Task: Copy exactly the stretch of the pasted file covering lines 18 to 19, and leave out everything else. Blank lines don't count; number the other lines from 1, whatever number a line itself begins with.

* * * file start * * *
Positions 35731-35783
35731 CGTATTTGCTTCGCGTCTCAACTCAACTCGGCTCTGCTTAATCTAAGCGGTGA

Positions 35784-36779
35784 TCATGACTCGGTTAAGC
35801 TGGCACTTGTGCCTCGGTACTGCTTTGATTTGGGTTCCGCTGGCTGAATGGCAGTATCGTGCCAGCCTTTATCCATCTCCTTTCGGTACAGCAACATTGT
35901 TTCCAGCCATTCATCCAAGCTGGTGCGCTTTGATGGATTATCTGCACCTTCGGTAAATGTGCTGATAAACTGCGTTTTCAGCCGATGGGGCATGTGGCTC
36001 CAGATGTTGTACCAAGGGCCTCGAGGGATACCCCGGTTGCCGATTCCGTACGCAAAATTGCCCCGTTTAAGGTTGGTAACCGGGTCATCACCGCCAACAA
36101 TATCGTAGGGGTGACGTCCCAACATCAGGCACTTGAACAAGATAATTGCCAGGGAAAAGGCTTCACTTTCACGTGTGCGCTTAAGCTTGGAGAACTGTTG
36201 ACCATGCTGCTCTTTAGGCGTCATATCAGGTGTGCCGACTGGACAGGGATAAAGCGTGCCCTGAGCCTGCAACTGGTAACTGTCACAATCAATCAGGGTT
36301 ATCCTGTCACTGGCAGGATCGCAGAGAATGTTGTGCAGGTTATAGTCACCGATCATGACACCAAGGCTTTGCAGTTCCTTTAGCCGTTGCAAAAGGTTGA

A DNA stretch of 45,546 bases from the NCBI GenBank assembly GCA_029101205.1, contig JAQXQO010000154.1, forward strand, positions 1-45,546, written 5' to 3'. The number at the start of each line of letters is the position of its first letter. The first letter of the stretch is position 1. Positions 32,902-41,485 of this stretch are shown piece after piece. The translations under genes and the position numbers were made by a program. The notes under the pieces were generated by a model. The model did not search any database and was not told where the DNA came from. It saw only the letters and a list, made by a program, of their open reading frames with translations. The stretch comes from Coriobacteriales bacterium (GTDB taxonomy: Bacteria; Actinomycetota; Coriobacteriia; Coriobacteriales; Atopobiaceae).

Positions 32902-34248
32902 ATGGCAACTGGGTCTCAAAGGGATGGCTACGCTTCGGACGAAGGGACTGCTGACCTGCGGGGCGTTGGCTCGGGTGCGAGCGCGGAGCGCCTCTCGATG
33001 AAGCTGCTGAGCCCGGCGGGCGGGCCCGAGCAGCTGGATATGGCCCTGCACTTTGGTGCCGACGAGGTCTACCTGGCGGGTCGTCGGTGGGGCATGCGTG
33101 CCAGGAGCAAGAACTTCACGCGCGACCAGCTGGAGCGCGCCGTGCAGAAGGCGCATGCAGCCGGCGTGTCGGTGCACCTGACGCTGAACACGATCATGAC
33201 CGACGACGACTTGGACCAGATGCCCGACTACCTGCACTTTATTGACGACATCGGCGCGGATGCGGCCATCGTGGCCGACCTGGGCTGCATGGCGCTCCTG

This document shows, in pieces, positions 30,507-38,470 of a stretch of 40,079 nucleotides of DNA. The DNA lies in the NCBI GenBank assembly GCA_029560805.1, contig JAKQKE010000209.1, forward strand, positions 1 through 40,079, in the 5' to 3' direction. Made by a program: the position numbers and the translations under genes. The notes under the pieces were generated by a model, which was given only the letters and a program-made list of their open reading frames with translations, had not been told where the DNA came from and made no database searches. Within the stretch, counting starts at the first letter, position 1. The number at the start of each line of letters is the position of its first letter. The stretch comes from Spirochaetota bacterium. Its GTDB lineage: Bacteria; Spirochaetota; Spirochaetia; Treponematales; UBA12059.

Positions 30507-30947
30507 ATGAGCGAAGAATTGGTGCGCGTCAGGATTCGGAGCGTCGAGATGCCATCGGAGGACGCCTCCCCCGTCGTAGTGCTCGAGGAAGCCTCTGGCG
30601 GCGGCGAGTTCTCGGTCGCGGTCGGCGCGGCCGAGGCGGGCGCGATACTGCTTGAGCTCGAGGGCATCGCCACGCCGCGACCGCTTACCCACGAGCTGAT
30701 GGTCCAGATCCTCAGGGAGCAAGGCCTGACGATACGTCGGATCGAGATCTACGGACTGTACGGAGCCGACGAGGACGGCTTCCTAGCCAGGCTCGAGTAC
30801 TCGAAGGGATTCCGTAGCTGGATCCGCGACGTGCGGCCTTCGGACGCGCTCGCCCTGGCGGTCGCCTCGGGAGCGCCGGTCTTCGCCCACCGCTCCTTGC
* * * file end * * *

Positions 30507-30947
30507 ATGAGCGAAGAATTGGTGCGCGTCAGGATTCGGAGCGTCGAGATGCCATCGGAGGACGCCTCCCCCGTCGTAGTGCTCGAGGAAGCCTCTGGCG